The Asahi Shimbun today condemned efforts by some local bar associations to cancel a government plan to increase the number of lawyers in Japan.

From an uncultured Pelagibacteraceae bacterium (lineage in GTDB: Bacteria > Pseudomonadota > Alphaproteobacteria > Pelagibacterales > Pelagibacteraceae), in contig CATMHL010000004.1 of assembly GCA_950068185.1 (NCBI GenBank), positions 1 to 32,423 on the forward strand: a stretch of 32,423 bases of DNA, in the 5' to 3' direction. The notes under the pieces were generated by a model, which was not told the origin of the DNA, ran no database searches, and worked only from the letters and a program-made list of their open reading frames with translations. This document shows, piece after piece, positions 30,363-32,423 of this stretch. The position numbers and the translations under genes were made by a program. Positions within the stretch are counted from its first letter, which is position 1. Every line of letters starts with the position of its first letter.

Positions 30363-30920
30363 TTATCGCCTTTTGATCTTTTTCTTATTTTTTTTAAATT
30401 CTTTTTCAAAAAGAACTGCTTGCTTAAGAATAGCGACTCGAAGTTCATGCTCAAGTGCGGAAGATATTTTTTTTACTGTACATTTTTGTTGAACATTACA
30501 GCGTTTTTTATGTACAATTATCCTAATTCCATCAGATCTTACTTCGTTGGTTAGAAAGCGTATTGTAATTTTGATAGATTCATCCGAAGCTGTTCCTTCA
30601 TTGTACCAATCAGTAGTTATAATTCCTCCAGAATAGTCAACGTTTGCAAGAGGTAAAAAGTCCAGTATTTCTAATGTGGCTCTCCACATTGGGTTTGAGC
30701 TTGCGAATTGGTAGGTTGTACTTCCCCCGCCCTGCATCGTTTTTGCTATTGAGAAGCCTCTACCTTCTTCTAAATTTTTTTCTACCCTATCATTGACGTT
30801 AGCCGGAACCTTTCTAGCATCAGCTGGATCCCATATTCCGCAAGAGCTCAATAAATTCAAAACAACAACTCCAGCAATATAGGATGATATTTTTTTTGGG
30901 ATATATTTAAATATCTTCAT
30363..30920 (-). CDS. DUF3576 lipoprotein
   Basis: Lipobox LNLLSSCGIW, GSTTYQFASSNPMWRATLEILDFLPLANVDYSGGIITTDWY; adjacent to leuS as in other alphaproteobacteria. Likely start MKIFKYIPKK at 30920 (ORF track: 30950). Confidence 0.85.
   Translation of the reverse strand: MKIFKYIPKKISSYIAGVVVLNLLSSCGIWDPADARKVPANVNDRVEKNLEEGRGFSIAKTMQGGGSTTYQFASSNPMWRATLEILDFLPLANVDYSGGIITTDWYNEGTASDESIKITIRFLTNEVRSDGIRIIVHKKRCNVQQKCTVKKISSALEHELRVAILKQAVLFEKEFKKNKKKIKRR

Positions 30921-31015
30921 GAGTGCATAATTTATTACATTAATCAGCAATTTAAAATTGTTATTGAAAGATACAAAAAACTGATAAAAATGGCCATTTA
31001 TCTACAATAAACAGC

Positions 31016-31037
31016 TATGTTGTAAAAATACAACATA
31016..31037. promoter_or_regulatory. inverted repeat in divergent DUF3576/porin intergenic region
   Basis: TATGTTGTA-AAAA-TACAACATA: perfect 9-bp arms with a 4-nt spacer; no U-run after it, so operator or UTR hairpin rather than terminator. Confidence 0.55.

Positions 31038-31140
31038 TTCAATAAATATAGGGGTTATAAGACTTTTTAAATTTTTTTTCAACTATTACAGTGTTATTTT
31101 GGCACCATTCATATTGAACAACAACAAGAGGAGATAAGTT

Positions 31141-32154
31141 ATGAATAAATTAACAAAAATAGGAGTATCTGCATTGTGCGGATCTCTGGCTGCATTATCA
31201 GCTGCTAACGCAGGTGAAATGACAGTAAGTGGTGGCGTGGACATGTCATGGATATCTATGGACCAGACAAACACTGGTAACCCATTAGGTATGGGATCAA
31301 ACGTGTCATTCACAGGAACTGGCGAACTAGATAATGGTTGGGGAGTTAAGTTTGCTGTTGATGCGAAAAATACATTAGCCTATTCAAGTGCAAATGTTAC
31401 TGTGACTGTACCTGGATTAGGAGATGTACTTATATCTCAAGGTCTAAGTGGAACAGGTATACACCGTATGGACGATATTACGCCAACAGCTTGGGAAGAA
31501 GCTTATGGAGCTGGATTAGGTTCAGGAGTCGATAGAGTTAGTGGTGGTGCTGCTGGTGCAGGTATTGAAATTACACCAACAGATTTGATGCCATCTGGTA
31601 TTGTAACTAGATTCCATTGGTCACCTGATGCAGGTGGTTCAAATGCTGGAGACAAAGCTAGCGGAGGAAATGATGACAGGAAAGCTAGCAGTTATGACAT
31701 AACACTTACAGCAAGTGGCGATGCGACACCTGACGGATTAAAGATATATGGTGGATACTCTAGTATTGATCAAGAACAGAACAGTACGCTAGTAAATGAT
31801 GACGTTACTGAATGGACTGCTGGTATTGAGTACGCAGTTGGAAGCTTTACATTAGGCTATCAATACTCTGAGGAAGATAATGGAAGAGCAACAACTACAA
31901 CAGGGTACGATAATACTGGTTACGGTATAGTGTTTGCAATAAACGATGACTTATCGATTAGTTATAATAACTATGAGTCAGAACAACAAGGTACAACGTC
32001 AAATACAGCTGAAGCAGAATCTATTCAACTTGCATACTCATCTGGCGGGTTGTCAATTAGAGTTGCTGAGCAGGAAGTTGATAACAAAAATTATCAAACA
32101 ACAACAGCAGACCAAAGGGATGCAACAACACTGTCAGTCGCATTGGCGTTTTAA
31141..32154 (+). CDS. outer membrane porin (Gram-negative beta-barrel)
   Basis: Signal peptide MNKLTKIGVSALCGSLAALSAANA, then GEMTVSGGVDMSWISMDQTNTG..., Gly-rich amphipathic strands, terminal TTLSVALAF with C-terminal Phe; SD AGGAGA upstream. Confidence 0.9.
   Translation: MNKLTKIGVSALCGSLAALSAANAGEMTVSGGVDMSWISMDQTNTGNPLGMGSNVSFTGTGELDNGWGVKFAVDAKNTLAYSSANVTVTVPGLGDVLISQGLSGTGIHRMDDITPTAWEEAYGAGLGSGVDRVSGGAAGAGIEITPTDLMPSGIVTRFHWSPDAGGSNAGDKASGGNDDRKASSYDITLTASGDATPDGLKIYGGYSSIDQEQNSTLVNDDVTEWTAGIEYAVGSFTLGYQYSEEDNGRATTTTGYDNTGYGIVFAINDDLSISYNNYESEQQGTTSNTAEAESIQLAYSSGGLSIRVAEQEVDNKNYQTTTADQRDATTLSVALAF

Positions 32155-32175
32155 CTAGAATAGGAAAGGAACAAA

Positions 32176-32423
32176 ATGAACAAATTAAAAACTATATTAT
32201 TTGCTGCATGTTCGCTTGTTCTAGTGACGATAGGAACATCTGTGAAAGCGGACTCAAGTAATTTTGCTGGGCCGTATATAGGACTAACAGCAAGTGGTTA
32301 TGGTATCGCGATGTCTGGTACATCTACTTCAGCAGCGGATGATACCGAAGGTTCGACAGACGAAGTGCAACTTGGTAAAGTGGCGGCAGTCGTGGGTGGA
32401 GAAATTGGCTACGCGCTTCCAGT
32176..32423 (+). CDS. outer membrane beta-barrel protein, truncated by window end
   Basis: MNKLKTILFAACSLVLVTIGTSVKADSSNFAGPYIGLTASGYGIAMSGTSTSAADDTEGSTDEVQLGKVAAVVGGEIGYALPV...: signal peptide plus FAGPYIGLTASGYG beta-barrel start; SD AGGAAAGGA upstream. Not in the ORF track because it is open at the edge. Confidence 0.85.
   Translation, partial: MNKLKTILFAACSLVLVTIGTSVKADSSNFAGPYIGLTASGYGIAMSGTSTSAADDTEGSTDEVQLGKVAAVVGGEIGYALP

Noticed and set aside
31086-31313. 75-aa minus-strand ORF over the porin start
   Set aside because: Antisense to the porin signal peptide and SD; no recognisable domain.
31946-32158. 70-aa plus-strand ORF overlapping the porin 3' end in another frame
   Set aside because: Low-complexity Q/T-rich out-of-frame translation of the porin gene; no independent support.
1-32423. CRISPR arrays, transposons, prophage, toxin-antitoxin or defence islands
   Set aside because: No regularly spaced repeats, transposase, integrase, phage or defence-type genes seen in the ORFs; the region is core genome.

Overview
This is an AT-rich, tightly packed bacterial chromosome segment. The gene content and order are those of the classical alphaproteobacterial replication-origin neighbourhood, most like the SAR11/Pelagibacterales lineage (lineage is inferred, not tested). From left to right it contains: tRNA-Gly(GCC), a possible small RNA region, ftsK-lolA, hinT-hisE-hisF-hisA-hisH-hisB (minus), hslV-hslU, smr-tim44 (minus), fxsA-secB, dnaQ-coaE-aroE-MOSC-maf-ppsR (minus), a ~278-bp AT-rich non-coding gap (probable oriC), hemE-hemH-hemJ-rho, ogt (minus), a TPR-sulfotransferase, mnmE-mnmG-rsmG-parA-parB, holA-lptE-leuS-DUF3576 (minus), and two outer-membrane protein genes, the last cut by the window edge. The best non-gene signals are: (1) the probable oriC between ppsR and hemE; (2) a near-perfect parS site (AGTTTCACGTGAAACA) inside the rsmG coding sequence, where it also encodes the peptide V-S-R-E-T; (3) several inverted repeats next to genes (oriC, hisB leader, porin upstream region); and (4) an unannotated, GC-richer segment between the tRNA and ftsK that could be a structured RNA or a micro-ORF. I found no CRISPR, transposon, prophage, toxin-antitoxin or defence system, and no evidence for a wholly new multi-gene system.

The question that must be asked here is whether the serious problem of areas without enough lawyers has been fixed. Each district under the jurisdiction of a court needs at least two attorneys because both the plaintiff and the defendant need legal counsel. Of the 203 districts under the jurisdiction of a local branch of a district court, however, three have no practicing lawyer at all, and 21 have only one. In 2006, the Japan Legal Support Center known as Houterasu was created as part of the judicial reform to offer legal counsel to citizens across the nation. But the organization has so far secured only one-third of the 300 lawyers it needs to provide the services it is supposed to offer. In spring next year, a new saiban-in citizen judge system will be launched for citizen participation in the judicial process. Court hearings will be held day after day under the system to shorten trials. A shortage of lawyers would be clear.